Cambodia's commune council elections, which are scheduled for 4 June 2017, are expected to assume anti-Vietnamese overtones and a dominant nationalistic colour, reports have said. Analysts believe that the country's racial equilibrium will be disturbed by this year's election and a general election in 2018.
"Marginalised ethnic Vietnamese could easily become a convenient political football in the coming elections. The opposition has already started playing the anti-Vietnam card, appealing to widespread anti-Vietnamese sentiment in the country," said John Coughlan, a researcher on Vietnam, Cambodia and Laos from Amnesty International, as reported by Channel News Asia.
Vietnamese, in the Southeast Asian nation, are being targeted for quite some time now. In January, the opposition party, Cambodia National Rescue Party (CNRP), claimed that at least 2,500 foreigners, mainly from Vietnam, have used illegal means to get registered to vote in the upcoming polls. However, due to lack of evidence, National Election Committee dismissed the claim and also rejected the party's request to remove the foreigners' names from the provisional voter's list.
Some Cambodians also believe that Prime Minister Hun Sen has close ties with Vietnam and is a mere puppet in the hand of the rival country. Moreover, the ruling Cambodian People's Party (CPP) has also been criticised for alleged pro-Vietnamese policies. "Much of this anti-Vietnamese rhetoric is directed primarily at illegal migrants, but many people fail to recognise the distinction between illegal migrants and the stateless Vietnamese who are entitled to Khmer citizenship," said Minority Rights Organization (MIRO), as reported.
Cambodia has been trying to push out Vietnamese people who migrated to the country throughout the long history that both the countries shared. They fear that the foreigners are putting pressure on existing resources as well as slowing expanding their control, which is seen by many as a silent invasion. While at least 2,400 Vietnamese were uprooted from Cambodian soil and deported back their own country in 2016, 6,000 met with the same fate in 2015.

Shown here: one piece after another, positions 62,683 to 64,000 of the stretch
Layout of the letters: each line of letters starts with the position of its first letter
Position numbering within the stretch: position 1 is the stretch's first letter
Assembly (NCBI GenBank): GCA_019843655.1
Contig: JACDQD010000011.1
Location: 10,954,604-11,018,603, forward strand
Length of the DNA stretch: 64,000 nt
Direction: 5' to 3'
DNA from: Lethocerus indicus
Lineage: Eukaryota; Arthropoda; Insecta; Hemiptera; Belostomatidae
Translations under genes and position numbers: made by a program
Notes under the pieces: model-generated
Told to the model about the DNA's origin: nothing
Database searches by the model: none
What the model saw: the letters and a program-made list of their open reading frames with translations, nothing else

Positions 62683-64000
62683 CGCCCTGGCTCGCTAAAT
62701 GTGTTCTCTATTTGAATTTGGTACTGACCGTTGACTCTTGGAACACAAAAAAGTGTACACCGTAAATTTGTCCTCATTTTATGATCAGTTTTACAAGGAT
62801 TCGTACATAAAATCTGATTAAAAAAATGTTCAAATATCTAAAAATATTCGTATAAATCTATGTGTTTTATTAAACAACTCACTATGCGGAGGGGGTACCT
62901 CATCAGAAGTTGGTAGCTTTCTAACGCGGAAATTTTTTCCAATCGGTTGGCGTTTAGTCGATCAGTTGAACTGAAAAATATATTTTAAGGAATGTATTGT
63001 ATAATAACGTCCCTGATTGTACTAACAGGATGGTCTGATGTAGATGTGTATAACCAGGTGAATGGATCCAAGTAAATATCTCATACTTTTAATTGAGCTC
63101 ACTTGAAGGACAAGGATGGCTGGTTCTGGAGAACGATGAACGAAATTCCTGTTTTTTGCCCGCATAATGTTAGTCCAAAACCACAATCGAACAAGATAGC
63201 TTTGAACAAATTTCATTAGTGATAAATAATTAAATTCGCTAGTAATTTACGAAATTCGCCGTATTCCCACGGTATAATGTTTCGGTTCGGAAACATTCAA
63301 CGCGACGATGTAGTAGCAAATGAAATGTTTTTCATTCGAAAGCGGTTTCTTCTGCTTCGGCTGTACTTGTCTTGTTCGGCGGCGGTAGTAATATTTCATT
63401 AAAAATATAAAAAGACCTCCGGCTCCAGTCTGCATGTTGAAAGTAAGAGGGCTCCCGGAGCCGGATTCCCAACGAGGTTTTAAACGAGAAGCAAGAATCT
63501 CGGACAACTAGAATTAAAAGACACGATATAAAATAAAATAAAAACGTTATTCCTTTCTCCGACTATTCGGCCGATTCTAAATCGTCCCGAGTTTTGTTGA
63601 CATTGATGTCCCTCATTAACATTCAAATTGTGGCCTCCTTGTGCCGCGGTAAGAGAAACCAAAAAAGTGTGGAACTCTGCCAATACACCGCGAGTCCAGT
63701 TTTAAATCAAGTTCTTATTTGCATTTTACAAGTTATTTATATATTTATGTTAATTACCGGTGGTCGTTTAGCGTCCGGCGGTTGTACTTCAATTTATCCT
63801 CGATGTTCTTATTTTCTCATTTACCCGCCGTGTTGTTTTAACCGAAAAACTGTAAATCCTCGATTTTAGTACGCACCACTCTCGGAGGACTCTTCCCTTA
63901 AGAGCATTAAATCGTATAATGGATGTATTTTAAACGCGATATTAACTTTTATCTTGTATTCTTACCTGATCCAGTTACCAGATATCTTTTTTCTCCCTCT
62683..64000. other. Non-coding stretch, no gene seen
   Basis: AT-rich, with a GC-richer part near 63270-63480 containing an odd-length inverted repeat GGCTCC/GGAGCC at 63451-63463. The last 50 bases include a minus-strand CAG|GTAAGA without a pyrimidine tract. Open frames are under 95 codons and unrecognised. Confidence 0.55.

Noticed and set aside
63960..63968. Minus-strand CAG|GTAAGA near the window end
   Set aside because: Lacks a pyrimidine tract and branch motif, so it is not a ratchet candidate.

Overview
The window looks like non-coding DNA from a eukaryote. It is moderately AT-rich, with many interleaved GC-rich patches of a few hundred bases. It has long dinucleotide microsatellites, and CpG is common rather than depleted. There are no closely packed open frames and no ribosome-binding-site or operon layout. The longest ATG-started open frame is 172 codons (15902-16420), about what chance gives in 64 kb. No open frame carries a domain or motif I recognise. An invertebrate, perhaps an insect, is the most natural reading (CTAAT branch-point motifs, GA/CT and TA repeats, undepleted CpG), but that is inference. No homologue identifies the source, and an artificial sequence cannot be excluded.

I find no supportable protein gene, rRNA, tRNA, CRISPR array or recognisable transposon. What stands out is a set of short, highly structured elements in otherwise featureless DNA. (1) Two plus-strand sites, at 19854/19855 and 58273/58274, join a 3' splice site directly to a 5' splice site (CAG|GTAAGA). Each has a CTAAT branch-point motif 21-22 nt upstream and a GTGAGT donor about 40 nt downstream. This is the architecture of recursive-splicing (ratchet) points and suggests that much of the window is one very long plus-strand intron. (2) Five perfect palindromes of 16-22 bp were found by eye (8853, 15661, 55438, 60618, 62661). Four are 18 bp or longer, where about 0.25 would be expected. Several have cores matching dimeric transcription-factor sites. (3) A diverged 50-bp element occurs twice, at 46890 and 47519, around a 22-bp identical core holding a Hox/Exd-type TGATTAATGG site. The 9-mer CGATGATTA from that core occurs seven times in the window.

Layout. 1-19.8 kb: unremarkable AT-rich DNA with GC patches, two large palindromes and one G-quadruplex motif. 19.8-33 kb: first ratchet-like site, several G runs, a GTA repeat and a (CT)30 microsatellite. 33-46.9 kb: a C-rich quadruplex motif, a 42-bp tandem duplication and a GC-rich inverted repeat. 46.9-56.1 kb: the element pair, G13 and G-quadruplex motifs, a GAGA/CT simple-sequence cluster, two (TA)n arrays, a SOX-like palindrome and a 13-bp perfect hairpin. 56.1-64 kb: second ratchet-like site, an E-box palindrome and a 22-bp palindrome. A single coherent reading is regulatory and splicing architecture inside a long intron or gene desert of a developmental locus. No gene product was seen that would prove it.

The question is if Cambodia's hatred against common Vietnamese people is justified. A large number of foreigners have been staying in Cambodia generations for generations and some are even survivors of the Khmer Rouge genocide in 1970. However, several of them are denied basic rights, even birth registration documents, and are considered stateless.
Despite their prominent role in the political discourse, Vietnamese residents have no right to vote in Cambodia or to own land. Some of these people, like in floating villages on the Tonle Sap lake, are even denied access to education institute and healthcare facilities.
"Since 2015, almost 3,000 people have already gone to Vietnam. Things are quiet now but I think before the general election, the authorities will try to move us again," said Nguyen Tang Thong, an ethnic Vietnamese and resident of Koh Krobei village in Kampong Chhnang, as reported.
"They said if we stayed there, it'd cause pollution. They also promised to build a new market for us. Two years later, we still have nothing...They're going to push us to Vietnam, not just those in Kampong Chhnang but other ethnic Vietnamese living across Tonle Sap too. I don't have money to buy the land so I'll have to go to Vietnam. Many people will," he added.